Very early this morning, the following item caught my eye on twitter:
It linked to a Sky and Telescope article that offered ten things that surprised the Principle Investigator on the New Horizons probe. I liked it and shared it to Facebook. I was going to link to the article here and offer commentary on surprised/not surprised. But then the link surprised me by going to a 404 error. Sky and Telescope at least has a clever 404 message:
“Whoops! – You’ve slewed to a target that’s below the horizon. Please wait while we redirect you to our site’s North Star. Slew Faster”
I reported the now broken URL to Sky and Telescope’s Twitter account, but didn’t want to wait to comment on surprises. So I went the main New Horizons web site at http://pluto.jhuapl.edu/ and found this summary of some of the things that surprised the New Horizons team:
New Horizons Team Publishes First Research Paper in Science, Describing Numerous Pluto System Findings
It has a few paragraphs that list some surprises:
“The data returned so far show a surprisingly wide variety of landforms and terrain ages on Pluto, as well as variations in color, composition and albedo (surface reflectivity). Team members also discovered evidence for a water-ice rich crust, multiple haze layers above the surface in Pluto’s atmosphere, and that Pluto is somewhat larger and a bit more ice rich than expected.
“The Pluto system surprised us in many ways, most notably teaching us that small planets can remain active billions of years after their formation,” said Stern, with the Southwest Research Institute (SwRI) in Boulder, Colorado. “We were also taught important lessons by the degree of geological complexity that both Pluto and its large moon Charon display.”
For me, the biggest surprise is the geological complexity of both Pluto and Charon. When I was growing up in the 1980s, it was doctrine that worlds had to be of a certain size to have any geological activity at all after a short time following their formation. We were told that small bodies had no way of continued heating like the Earth, Venus and larger worlds. So they would grow cold and activity would stop – unless it got smacked by a really large asteroid whose kinetic energy partially melted the surface.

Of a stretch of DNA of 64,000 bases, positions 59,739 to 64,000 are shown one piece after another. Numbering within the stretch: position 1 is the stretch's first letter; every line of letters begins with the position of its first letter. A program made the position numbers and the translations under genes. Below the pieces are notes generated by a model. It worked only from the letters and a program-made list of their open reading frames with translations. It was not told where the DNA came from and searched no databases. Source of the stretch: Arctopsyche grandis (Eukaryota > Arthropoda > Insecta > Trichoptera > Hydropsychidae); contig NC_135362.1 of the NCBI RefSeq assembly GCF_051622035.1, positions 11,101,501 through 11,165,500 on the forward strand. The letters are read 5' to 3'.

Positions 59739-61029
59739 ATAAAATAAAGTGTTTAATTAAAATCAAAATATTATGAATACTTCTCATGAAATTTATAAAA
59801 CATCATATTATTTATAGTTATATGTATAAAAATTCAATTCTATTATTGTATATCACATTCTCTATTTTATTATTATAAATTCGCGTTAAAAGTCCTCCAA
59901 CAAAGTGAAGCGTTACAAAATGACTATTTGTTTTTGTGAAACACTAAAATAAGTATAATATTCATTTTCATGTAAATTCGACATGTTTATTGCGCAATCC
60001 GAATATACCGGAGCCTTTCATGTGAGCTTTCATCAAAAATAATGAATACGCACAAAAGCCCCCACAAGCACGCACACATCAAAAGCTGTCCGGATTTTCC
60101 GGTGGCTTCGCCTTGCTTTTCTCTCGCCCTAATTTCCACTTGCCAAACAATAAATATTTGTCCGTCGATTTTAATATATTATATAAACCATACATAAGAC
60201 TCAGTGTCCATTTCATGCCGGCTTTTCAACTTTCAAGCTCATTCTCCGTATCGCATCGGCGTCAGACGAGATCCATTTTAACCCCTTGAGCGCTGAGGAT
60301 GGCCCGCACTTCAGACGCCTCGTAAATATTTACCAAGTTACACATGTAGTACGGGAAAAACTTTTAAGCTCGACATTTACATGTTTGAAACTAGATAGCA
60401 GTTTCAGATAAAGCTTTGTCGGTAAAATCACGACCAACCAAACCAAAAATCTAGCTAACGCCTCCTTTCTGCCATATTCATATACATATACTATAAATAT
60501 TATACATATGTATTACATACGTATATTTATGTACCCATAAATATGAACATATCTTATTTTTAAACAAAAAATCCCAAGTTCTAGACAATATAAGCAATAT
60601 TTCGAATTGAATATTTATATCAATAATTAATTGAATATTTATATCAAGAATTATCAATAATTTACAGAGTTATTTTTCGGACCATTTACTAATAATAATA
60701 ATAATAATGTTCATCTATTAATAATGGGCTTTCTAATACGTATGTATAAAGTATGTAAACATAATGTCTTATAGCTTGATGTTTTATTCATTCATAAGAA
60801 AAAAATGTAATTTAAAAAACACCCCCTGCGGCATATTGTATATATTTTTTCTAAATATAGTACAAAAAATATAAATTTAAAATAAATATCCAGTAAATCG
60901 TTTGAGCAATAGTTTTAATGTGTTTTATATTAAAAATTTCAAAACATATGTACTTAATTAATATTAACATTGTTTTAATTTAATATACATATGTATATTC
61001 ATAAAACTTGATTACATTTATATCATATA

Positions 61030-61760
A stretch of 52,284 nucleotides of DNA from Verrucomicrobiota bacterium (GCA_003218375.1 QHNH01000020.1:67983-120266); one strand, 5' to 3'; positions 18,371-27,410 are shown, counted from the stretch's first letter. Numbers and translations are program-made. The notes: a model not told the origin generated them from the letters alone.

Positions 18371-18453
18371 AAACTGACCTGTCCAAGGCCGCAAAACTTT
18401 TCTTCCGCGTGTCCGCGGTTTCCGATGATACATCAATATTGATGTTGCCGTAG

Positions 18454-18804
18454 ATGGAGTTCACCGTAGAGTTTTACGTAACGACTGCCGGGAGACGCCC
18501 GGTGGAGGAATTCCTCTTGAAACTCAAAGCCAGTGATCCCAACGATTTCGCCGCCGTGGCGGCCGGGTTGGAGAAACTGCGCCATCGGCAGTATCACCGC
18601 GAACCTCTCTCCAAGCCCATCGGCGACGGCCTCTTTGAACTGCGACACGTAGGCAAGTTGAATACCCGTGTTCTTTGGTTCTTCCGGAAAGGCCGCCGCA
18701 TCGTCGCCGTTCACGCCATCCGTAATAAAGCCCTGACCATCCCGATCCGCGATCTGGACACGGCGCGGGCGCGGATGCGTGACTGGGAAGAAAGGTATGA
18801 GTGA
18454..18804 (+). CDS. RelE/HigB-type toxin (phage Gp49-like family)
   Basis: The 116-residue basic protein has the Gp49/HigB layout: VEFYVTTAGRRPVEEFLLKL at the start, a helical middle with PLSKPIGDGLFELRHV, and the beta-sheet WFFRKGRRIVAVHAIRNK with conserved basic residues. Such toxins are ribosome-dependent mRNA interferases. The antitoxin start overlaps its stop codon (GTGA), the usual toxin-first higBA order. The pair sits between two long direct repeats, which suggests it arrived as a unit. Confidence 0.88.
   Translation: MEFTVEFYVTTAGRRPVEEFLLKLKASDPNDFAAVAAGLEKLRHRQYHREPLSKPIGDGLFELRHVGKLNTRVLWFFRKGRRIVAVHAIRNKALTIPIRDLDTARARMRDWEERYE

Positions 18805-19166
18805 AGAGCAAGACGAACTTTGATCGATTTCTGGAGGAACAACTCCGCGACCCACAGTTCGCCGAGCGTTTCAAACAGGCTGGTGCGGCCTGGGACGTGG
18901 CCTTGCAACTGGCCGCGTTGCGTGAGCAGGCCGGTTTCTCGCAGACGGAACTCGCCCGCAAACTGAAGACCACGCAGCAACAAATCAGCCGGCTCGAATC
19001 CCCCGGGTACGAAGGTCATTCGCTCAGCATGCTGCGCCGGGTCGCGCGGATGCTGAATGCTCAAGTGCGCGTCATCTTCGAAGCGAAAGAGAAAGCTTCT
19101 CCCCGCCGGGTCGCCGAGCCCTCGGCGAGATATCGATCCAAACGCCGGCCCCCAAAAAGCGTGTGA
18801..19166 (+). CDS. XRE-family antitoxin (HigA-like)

Then came the discoveries of Voyagers 1 and 2 – in particular the irrefutable proof of volcanoes on Io. Here was a moon sized body with a VERY active geological life. I imagine the Voyager team was as stunned as the New Horizons team is now. They put their heads together, shared data with other planetary scientists and came up with a theory since verified by other spacecraft. Io and other largish moons in orbits around gas giants like Jupiter and Saturn have strong tidal forces on them, along with competing pulls from other moons. Since their orbits aren’t perfectly circular, these constant tugs generate a great deal of friction, which results in a heat engine for the interior. So we learned that small bodies can have volcanoes and other activities — IF they orbit a body large enough to induce heat producing tides.
This does not likely seem to be the source of whatever internal heat that is causing Pluto and Charon to resurface themselves. Pluto has a fraction of Earth’s mass and doesn’t appear to have the “oomph” for a lack of a more technical term to be heating the interior of Charon. And it seems to be too small to generate it’s own heat. But both bodies show clear signs of resurfacing withing the last few hundred million years, so SOMETHING is at work, we just don’t know what. I’m really looking forward to any theories the astronomers have. My gut feeling would have been that any resurfacing has to be collision induced, somehow. But if it were that obvious, the New Horizons team would have offered that as an explanation.
My second biggest surprise was that Pluto had enough of an atmosphere to produce haze. The blue sky was knock me over with a feather time, but made sense once the New Horizons team mentioned that Nitrogen is a significant component of what little atmosphere Pluto has. Nitrogen in Earth’s atmosphere scatters red and green light pretty well, leaving us with blue in our skies. But I thought that Pluto’s atmosphere was far thinner than even Mars’ atmosphere, so I wasn’t expecting haze visible from space.
One of the surprises in the currently defunct Sky and Telescope article that didn’t surprise me was that Pluto had a heart. We humans love to see patterns whether or not they’re really there. I feel it was inevitable that someone would find some pattern on Pluto worth remarking on.
Something that didn’t surprise the New Horizons team, but surprised me greatly is that Pluto is red. Apparently this has been known for at least a decade from telescope surveys, but I had missed it. It is a completely different mechanism than the iron rusting that makes Mars red.
If you’d like to look deeper into Pluto’s surprises, here are a few more press releases to guide your way:
October 8, 2015
New Horizons Finds Blue Skies and Water Ice on Pluto
September 10, 2015
New Pluto Images from New Horizons: It’s Complicated
August 10, 2005
Atmospheric Escape and Flowing N2 Ice Glaciers – What Resupplies Pluto’s Nitrogen?
July 3, 2015
The ‘Other’ Red Planet
If you’ve been following the New Horizons mission, what has surprised you the most so far?
Filed under: astronomy, space exploration | Tagged: link rot | Comments Off on NANO Day 4: Pluto Surprises and Web Surprises